When you think about a global pandemic that shut down many sports leagues for months and cancelled many high-profile events, the revenue from the first year of sports betting was better than expected. It’s already raised $8.5 million and all trends point up. It is an emerging industry and will be an essential tool in helping fund water initiatives, but it was never intended to be the primary or only funding stream, pun intended.
And the industry is actually keenly aware of the role it can play not just in funding water projects, but in helping to promote efforts to protect and conserve water in Colorado. Earlier this year, BetMGM, DraftKings, FanDuel and PointsBet signed on as founding supporters of our Colorado Water Wins campaign, which is intended to raise awareness of the unique connection between their industry and Colorado’s water future. We’re happy to be working with them on that effort because getting Coloradans from all walks of life to engage on water issues will be critical to coming up with long-lasting solutions, as opposed to pitting regions, industries or even communities against each other. And nothing’s better for me than connecting water work and the Broncos. Sundays have become a winner for Colorado because even if the Broncos lose, rivers and water still win.
One thing I try to remind people is that water, especially compared to transportation or education, has a much smaller price tag and is solvable in Colorado.
Mother Nature is calling us to action, whether it was fires last summer or the ongoing drought on the Western Slope and in the Colorado River Basin. I hope and suspect that we will be able to bring diverse interests from across the state to help address water issues for Colorado in meaningful ways prior to some of the doomsday scenarios.
The truth is, we have to put more resources into water – financial, political, community, everything. But at the same time I appreciate the progress and investments made.
CP: Has the environmental movement gotten too political or not political enough? Some, myself included, can't tell where the politics stop and the common good begins. Where is that line?
Jackson: We all get the best policy outcomes when an issue isn’t politicized and with water and funding for water we’ve done a pretty good job of building diverse, bi-partisan support. It would be great if environmental advocates could ignore politics—but it’s clear we can’t. Good policy requires advocates participating in the political process, from helping someone get elected to ensuring there is public support for environmental progress. The stakes are simply too high. We need to make sure those elected to serve Coloradans are committed to preserving our natural resources and protecting public health. We’ve made some progress on that front here in Colorado, but we’ve still got a long way to go. At days end, Republicans, Democrats and everyone else rely on water and we have a mutual interest in solving our problems.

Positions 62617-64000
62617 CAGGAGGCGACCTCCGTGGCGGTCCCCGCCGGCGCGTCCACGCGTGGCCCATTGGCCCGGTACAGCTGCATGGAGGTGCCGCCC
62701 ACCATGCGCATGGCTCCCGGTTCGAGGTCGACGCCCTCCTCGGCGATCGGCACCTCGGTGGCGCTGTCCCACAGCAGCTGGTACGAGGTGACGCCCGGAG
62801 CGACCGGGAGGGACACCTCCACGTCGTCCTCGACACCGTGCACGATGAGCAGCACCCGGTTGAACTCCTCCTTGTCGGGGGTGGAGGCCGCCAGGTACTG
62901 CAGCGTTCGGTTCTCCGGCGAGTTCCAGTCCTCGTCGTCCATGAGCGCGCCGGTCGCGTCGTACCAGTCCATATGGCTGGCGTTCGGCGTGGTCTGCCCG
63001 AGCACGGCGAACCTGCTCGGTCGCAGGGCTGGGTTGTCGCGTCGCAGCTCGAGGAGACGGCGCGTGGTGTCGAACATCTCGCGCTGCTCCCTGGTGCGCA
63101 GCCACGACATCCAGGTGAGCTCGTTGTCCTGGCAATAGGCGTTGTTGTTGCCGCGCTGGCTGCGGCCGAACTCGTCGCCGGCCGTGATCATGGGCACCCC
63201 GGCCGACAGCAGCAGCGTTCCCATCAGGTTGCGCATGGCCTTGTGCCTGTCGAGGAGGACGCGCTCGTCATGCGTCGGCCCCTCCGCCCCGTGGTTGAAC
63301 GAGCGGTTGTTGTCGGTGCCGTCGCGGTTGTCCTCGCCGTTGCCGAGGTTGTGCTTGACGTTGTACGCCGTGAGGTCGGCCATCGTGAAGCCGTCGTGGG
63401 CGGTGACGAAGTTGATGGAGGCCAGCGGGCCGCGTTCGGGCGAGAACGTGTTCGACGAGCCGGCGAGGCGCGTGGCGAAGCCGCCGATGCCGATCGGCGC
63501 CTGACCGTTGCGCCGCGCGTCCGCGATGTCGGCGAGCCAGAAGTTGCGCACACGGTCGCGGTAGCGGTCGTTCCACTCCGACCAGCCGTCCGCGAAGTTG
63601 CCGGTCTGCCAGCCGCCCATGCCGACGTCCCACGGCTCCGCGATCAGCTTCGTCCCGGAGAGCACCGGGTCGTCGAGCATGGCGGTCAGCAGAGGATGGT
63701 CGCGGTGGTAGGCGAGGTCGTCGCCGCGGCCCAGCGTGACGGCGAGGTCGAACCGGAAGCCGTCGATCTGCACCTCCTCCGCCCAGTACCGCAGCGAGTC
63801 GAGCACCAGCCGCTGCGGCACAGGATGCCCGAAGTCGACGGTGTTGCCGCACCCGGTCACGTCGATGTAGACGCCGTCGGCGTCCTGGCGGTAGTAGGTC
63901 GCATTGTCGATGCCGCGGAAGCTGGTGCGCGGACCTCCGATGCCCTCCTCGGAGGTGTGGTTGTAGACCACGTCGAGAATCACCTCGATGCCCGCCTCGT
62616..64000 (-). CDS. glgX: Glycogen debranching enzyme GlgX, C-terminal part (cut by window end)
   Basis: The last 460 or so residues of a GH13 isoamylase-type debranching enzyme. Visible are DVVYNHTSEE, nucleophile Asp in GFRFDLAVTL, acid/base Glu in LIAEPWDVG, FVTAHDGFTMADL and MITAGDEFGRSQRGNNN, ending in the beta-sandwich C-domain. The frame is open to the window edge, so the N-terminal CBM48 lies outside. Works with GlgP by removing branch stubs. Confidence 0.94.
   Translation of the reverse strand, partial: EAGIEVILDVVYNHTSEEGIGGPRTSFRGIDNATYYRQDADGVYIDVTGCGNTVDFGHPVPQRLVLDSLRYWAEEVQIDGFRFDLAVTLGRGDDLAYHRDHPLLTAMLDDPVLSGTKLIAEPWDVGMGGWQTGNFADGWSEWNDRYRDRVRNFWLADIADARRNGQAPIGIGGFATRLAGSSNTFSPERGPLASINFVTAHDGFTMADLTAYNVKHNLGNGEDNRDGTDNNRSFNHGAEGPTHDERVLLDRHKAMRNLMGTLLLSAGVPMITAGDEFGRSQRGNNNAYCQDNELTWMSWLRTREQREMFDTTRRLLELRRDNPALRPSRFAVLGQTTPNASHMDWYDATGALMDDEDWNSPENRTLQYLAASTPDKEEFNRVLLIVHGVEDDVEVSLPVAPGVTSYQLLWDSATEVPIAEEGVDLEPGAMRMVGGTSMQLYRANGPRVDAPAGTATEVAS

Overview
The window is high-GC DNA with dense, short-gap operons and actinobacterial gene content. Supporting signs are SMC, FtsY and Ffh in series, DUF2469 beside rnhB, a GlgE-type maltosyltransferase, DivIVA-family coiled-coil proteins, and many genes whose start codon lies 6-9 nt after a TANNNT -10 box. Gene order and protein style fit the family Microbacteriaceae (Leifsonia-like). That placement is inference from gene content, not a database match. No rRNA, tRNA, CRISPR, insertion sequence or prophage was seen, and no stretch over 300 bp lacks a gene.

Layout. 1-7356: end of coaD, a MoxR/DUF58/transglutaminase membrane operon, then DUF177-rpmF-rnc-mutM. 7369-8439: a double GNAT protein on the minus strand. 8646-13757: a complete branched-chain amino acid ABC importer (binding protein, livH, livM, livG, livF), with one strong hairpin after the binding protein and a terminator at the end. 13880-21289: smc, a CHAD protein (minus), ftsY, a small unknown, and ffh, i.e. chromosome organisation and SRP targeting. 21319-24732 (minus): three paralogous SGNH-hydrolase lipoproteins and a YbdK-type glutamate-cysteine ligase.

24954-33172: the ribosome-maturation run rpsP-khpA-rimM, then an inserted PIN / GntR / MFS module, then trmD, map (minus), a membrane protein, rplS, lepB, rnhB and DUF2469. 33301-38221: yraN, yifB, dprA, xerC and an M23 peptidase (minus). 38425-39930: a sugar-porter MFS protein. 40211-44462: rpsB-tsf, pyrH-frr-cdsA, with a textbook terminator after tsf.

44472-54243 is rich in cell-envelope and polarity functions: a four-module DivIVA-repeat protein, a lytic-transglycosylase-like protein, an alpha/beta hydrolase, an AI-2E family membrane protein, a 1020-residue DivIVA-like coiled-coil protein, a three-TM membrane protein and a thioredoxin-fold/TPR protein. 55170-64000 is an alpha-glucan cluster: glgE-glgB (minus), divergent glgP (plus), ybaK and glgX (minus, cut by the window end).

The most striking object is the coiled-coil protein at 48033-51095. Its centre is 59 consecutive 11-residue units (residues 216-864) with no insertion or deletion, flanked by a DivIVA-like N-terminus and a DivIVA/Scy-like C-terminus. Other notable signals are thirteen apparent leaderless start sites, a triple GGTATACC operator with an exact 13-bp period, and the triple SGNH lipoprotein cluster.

CP: What's the best-case and worst-case scenarios for water in the West on the path we're on?
Jackson: All the science points to less water in the West in the future. The alarming part is we are starting to see the impacts of climate change faster than many scientists expected. The Bureau of Reclamation just announced plans to drain water from three reservoirs to maintain Lake Powell water levels for hydropower production, an unprecedented move. The Yampa River is running dry in spots.
This onslaught of bad news should be a wake-up call for our leaders at both the state and federal levels to take action on water. So worst case, we see these impacts from climate change continue to intensify year after year, making our water supplies even scarcer, with dire consequences for rivers, agriculture, cities and the outdoor way of life that makes Colorado so special. Best case for Colorado, we innovate on policy, investments and infrastructure to be more prepared during times of shortage (which will become increasingly frequent), ensuring flexibility in water management and resilience of all water users, understanding better that we sink or swim together.
CP: What's on the horizon for the Environmental Defense Fund in Colorado?
Jackson: EDF and I will be here chipping away at these big, complicated water issues for a while, especially with climate change’s impact on the West (where temperatures are increasing faster than the global average). We’ll continue working on developing innovative strategies and tools, like alternative transfer mechanisms (ATMS) for farmers to lease water to cities rather than permanently drying up farms and OpenET a satellite-based online platform that will make water use data widely available to farmers, ranchers and water managers (and will launch very soon). And we’re digging in (yes, another pun intended) more on groundwater, which in Colorado and globally hasn’t received enough attention, especially given how much we depend on it
Where did you grow up? I’m a Colorado kid, born and raised in Littleton.
Where's your secret fishing hole or stream? Clear Creek runs by our neighborhood, not much fishing, but our family uses it as our own slice of nature.
If you were limited to one outdoor activity, what would it be? Biking. Road, mountain — anything with two wheels powered by my own legs.
Do you have a quote you live by? Not really… though I do like the humor and go-with-the-flow attitude of this quote attributed to Yogi Berra: “When you come to a fork in the road, take it.”
Pets? Two cats, Nola and Beignet. Their names were inspired by my water work in southern Louisiana.
Do you wear shoes when you work from home? Rainbow sandals year-round, because it’s Colorado.
Do you have a favorite team and a particular athlete? I’m a HUGE Broncos fan, and was sad to see another Colorado kid, Phillip Lindsay, leave Colorado. Also a huge fan of bike phenom Fabio Wibmer.
Beef, fish or arugula? Beef